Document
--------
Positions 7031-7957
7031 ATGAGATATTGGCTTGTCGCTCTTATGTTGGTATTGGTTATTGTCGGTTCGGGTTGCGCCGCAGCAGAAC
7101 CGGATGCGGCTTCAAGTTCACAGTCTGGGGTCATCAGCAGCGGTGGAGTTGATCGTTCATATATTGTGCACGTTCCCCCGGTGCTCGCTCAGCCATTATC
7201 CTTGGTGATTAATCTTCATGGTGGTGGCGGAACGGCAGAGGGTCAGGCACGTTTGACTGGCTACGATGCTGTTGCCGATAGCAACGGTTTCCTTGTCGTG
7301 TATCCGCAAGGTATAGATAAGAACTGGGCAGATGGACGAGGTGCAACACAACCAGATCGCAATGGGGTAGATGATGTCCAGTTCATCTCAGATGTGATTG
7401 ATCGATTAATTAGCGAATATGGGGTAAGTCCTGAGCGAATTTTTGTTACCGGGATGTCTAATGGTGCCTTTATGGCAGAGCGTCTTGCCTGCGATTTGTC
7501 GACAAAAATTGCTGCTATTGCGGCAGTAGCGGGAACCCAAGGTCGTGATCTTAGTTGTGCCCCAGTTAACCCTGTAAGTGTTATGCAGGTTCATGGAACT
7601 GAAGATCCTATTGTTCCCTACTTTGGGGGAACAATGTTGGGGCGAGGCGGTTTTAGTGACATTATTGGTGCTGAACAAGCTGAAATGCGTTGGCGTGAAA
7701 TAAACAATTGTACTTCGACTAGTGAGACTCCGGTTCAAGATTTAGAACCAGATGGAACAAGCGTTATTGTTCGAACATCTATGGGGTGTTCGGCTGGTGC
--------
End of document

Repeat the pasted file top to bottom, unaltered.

Positions 7031-7957
7031 ATGAGATATTGGCTTGTCGCTCTTATGTTGGTATTGGTTATTGTCGGTTCGGGTTGCGCCGCAGCAGAAC
7101 CGGATGCGGCTTCAAGTTCACAGTCTGGGGTCATCAGCAGCGGTGGAGTTGATCGTTCATATATTGTGCACGTTCCCCCGGTGCTCGCTCAGCCATTATC
7201 CTTGGTGATTAATCTTCATGGTGGTGGCGGAACGGCAGAGGGTCAGGCACGTTTGACTGGCTACGATGCTGTTGCCGATAGCAACGGTTTCCTTGTCGTG
7301 TATCCGCAAGGTATAGATAAGAACTGGGCAGATGGACGAGGTGCAACACAACCAGATCGCAATGGGGTAGATGATGTCCAGTTCATCTCAGATGTGATTG
7401 ATCGATTAATTAGCGAATATGGGGTAAGTCCTGAGCGAATTTTTGTTACCGGGATGTCTAATGGTGCCTTTATGGCAGAGCGTCTTGCCTGCGATTTGTC
7501 GACAAAAATTGCTGCTATTGCGGCAGTAGCGGGAACCCAAGGTCGTGATCTTAGTTGTGCCCCAGTTAACCCTGTAAGTGTTATGCAGGTTCATGGAACT
7601 GAAGATCCTATTGTTCCCTACTTTGGGGGAACAATGTTGGGGCGAGGCGGTTTTAGTGACATTATTGGTGCTGAACAAGCTGAAATGCGTTGGCGTGAAA
7701 TAAACAATTGTACTTCGACTAGTGAGACTCCGGTTCAAGATTTAGAACCAGATGGAACAAGCGTTATTGTTCGAACATCTATGGGGTGTTCGGCTGGTGC